Each Ksanada or section is arranged in such a manner as it could be sung for one night. First there is Gaura Vandana, then follows Nityananda Vandana and concludes with poems of milana (comedy) or sambhaga. In between there are poems/lyrics dealing with abhisara, or aksepanuraga and rasa. All these compositions relate to madhurya rasa. None of these deal with sakhya, vatsalya or even themes relating to Mathura.

This compilation was made with a view to serving aspirants with manjari-bhava eager to enjoy Vrajarasa. Though Visvanatha was a highly imaginative poet he was a perfect erudite too. He never liked to compose poems in a simple, unadorned manner. Sanskrit expression, rhetorically rich language, chiming words and waves of rhythm enriched his poems which were equally rich with fascinating themes and deep rasa.

Visvanatha had an extraordinary command of Vrajvuli, Hindi and Sanskrit. In all three languages Visvanatha composed a total of seventy padas of which the ones in Sanskrit are the best.

It seems that Visvanatha's poems were not appreciated by his contemporaries. Hence in later compilation not many of Visvanatha's poems are found. In Padamrtasamudra of Radhamohana Thakura, almost a contemporary of Visvanatha, there was not any pada of Visvanatha's. The reason for this was that Radhamohana compiled the poems in Bengal while Visvanatha was in Vrndavana. Neither can any pada of Visvanatha's be found in Sankirtanamrta, a compilation by Dinabandhu dasa belonging to a bit later period.

Among other compilations of padas there are five padas of Visvanatha's in the total 1169 pada in Gitacandrodaya compiled by Narahari Cakravarti, one pada of Visvanatha's out of a total of 1119 pada compiled in Kirtanananda of Gaurasundara dasa, and three pada of Visvanatha's out of 3101 total pada compiled in Vaisnava dasa's Padakalpataru.

When critically evaluated as poetry Visvanatha's works do not rank in the first category although critics have praised most of his padas (see introduction by Bimanbihari Majumdar ed. Ksanadagitacintamani).

Judged from the standpoint of the preceding Vaisnava acaryas and the quality of rasa, Visvanatha undoubtedly contributed immensely in leading Gaudiya Vaisnavism and sadhana bhakti forward. Most of the difficult treatises of Rupa Gosvami were presented by Visvanatha to devotees sometimes by adding simple commentaries and sometimes by preparing abridged editions. Devotees hailed Visvanatha as 'the second svarupa of Rupa' or as 'avatara of Rupa'.

Among the devotees of Visvanatha nothing much is known about others except Krsnadasa (see mss. N. Vilasa p. 33 kha), Kanudasa, Nandakisora (see Rasakalika ed. Haridasa dasa, p. 82, p. 154). Some think that Krsnadeva Sarvabhauma was a disciple of Visvanatha. Baladeva Vidyabhusana, a disciple of Radhadamodara, revered Visvanatha deeply as his guru.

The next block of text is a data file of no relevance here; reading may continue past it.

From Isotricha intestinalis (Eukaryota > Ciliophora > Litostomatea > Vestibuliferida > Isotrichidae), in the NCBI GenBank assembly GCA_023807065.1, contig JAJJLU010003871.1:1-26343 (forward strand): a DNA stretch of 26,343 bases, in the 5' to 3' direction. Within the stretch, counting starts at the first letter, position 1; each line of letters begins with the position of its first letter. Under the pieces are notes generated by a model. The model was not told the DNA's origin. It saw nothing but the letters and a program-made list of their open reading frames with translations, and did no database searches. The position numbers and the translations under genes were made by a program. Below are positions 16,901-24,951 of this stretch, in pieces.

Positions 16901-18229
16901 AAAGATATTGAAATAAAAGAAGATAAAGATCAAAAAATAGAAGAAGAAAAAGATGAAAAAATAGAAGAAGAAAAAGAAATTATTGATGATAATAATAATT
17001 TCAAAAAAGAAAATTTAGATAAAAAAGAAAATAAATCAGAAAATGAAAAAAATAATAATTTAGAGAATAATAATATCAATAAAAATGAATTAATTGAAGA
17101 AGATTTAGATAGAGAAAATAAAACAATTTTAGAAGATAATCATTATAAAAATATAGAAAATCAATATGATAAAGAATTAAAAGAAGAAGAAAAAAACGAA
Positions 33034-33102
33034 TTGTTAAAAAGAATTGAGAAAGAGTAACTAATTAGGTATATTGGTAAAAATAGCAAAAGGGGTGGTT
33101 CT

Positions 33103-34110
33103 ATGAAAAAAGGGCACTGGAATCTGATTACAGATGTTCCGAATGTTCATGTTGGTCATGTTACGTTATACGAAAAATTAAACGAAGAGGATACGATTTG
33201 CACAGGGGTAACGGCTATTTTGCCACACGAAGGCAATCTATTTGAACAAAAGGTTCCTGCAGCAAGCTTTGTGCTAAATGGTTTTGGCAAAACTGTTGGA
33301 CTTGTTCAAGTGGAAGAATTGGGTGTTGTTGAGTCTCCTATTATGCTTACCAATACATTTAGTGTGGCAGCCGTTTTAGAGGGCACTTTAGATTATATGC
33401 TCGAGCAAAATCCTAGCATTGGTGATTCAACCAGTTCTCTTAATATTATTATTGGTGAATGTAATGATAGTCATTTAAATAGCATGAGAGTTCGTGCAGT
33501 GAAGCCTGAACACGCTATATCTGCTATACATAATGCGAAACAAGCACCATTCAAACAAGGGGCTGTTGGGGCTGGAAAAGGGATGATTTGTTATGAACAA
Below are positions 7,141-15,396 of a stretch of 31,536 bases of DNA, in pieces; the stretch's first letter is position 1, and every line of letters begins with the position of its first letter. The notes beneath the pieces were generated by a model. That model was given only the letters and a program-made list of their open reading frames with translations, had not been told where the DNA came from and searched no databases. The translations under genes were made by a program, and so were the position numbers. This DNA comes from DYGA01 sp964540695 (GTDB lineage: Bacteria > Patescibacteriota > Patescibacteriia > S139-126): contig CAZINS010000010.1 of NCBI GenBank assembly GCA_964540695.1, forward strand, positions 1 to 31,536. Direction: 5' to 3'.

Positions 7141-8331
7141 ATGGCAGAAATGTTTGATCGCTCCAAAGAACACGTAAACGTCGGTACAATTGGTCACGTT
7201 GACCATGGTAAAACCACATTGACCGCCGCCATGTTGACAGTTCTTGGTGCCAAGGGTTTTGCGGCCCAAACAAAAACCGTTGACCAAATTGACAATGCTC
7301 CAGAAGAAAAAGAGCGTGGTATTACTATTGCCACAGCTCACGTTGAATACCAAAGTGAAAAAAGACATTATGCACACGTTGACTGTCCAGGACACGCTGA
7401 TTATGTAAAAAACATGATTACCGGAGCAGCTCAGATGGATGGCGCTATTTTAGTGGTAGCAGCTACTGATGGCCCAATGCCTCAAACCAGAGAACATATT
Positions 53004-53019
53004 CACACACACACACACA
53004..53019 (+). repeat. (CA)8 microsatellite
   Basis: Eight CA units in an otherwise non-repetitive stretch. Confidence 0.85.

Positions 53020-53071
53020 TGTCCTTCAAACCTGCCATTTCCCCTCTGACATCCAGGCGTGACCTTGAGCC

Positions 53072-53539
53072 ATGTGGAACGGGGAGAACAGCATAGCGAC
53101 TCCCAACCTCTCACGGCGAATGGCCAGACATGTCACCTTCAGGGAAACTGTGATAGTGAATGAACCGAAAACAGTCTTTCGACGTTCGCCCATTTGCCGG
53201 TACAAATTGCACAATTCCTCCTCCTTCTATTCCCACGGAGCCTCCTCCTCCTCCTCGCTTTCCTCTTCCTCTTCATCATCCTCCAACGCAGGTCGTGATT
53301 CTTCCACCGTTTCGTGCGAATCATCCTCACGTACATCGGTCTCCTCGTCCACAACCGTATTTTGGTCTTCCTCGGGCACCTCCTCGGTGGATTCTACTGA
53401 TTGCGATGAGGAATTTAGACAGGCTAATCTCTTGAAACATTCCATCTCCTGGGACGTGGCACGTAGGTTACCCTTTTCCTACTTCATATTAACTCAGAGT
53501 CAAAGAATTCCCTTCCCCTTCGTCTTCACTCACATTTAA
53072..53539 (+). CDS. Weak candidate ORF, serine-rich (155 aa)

Visvanatha stands as a remarkable outcome of Bengali intellect in 17th-18th century as poet, musician, thinker, theologian, scholar and above all a devotee and preacher.

28a. Baladeva Vidyabhusana

Baladeva Vidyabhusana was a highly renounced, pure devotee, who had not even a fraction of desire for name or fame. He compiled many books in order to benefit mankind. However he never mentioned his birth place or anything about his family background and therefore the details are not known for sure.

Historians have estimated that he was born sometime in the eighteenth century, most probably in Orissa (possibly near Remuna). At a very early age he finished his studies of grammar, poetry, rhetoric and logic and then went on pilgrimage. During this time he spent some time with the Tattvavadis in South India and thus became conversant with the teachings of Sri Madhvacarya. He became a powerful exponent of this philosophy throughout India.

During his travels he again came to Utkaladesa (Orissa) and met with a grand-disciple of Sri Rasikananda Deva, Sri Radha-Damodara Deva by name, with whom he discussed philosophy. Sri Radha-Damodara Deva explained the conclusions of Gaudiya Vaisnava philosophy as expounded by Sri Gaurasundara and requested him to consider the unlimited mercy of Sri Caitanya Mahaprabhu. These talks penetrated his heart and awakened divine love within. Thus, after a few days he was initiated with Radha-Krsna mantra and began to study the Sat-sandarbha of Sri Jiva Gosvami.

In a very short time he became very expert in Gaudiya Vaisnava philosophy. With the permission and blessings of his guru, he moved to Sri Vrndavana dhama to further study these teachings under Sri Visvanatha Cakravarti Thakura.